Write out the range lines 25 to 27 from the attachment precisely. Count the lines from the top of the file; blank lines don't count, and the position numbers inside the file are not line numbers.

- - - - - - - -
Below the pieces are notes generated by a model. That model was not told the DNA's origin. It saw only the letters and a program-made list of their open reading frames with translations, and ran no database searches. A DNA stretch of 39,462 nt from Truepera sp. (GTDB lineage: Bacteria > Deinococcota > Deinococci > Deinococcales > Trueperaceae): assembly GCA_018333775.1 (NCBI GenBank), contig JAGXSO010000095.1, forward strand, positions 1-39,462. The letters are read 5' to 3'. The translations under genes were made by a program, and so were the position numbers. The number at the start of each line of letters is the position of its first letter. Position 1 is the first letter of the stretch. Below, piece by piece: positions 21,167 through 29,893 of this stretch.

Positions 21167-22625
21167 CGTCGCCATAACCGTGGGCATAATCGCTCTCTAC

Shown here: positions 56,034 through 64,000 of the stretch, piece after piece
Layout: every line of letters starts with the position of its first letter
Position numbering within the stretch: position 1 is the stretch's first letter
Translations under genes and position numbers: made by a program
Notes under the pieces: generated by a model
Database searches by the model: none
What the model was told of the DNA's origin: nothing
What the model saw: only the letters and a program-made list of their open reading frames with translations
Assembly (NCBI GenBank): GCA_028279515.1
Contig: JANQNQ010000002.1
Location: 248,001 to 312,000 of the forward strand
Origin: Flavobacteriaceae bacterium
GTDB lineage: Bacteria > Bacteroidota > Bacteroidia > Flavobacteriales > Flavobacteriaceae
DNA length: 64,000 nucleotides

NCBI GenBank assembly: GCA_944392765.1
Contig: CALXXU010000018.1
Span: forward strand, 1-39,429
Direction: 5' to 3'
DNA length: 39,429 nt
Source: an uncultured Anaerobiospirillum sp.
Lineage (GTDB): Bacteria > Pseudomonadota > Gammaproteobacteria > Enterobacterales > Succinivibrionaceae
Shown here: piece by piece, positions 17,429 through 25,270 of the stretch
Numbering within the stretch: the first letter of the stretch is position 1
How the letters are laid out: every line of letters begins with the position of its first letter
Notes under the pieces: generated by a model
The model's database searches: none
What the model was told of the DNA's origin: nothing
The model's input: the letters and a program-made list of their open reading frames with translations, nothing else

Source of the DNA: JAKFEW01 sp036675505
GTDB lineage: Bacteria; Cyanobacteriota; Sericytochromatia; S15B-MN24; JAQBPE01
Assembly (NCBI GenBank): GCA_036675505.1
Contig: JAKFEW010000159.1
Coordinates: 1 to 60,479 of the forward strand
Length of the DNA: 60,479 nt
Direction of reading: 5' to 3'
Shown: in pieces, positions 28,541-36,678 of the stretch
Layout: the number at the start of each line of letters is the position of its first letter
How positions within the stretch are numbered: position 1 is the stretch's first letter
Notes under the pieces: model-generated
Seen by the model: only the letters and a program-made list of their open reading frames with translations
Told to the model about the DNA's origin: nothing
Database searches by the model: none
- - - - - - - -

Shown here: piece by piece, positions 17,429 through 25,270 of the stretch
Numbering within the stretch: the first letter of the stretch is position 1
How the letters are laid out: every line of letters begins with the position of its first letter